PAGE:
Research Handbooks in European Law series
Edited by Andrej Savin and Jan Trzaskowski
Chapter 12: E-Commerce in the Single Market context – the invisible framework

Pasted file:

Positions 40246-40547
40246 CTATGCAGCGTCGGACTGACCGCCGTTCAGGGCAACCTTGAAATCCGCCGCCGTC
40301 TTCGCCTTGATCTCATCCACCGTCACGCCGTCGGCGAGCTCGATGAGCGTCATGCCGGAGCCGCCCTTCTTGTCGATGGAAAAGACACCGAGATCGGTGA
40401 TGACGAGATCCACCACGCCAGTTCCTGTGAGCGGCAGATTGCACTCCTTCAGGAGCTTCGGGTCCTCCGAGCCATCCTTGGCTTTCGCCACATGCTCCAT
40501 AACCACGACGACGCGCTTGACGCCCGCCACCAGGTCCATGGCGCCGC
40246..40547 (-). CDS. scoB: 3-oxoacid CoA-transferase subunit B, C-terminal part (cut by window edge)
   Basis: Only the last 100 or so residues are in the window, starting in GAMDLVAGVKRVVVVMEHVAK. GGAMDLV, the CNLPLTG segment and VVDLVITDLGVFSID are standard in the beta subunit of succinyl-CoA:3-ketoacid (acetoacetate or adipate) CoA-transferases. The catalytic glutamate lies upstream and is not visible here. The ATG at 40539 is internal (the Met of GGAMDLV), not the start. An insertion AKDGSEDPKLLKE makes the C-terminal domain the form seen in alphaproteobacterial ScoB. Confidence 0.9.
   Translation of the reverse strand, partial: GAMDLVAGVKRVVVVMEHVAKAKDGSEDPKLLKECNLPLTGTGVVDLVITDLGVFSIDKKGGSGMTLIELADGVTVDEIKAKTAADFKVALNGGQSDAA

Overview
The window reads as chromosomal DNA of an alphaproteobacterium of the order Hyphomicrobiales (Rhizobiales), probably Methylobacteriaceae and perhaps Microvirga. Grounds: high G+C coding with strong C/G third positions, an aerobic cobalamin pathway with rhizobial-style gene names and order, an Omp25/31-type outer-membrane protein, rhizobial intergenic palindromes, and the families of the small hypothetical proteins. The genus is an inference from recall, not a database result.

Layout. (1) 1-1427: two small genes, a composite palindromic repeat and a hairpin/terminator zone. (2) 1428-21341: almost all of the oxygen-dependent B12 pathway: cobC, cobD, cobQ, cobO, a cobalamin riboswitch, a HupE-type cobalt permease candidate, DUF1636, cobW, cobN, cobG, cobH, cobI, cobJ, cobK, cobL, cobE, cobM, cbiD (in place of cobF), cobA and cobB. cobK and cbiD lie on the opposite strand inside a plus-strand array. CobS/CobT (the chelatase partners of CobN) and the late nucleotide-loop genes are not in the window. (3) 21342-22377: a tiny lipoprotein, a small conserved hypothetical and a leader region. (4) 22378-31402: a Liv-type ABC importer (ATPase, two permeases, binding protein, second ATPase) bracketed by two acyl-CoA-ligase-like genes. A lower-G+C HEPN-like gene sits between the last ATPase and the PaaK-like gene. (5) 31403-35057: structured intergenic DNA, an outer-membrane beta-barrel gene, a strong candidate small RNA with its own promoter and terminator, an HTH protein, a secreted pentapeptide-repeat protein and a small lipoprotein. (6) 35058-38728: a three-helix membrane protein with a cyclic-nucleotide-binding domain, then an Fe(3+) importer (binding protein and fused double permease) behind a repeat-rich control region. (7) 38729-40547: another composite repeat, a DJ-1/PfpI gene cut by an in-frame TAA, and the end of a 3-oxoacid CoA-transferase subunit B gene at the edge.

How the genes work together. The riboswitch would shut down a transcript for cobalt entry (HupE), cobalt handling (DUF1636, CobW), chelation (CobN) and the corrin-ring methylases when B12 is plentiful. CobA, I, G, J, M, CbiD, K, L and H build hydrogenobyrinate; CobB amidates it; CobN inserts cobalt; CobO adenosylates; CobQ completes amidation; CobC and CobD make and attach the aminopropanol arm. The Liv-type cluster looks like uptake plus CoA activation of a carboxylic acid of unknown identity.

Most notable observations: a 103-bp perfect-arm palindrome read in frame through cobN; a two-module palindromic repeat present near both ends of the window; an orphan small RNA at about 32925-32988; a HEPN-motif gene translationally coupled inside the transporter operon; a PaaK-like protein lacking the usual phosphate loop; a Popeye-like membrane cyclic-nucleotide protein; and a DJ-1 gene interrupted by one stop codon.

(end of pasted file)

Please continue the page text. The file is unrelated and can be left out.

It is not an exaggeration to say that trade between Member States is the primary purpose behind the present European Union and its various predecessors. It is equally unsurprising that the electronic manifestation of that trade, the Digital Single Market, has remained the preoccupation of the Commission since the mid-1990s. Indeed, Michel Barnier, the European Commissioner for the Internal Market and Services, labelled the Digital Single Marked a ‘new frontier’ in a 2013 speech. He produced an astonishing wish list that remains unachieved as of 2013: the consumer ability to compare products from all over Europe, the ability to access digital entertainment from across Europe, easy access to ‘free, independent and multiple’ sources of information, easy and convenient access to digital banking and other financial products, the ability of small and medium enterprises (SMEs) to go online, the ability of entrepreneurs to avail themselves of the Internet and the opportunities that it gives and cheap and efficient public administration. The list ends with a statement that the Commission ‘has undertaken a major work programme to achieve the Digital Single Market’. This is not an isolated example; nor is it new. Hardly a single document that has any bearing on electronic commerce, telecommunications or the Internet sees the light of day without a reference to the Internal Market.
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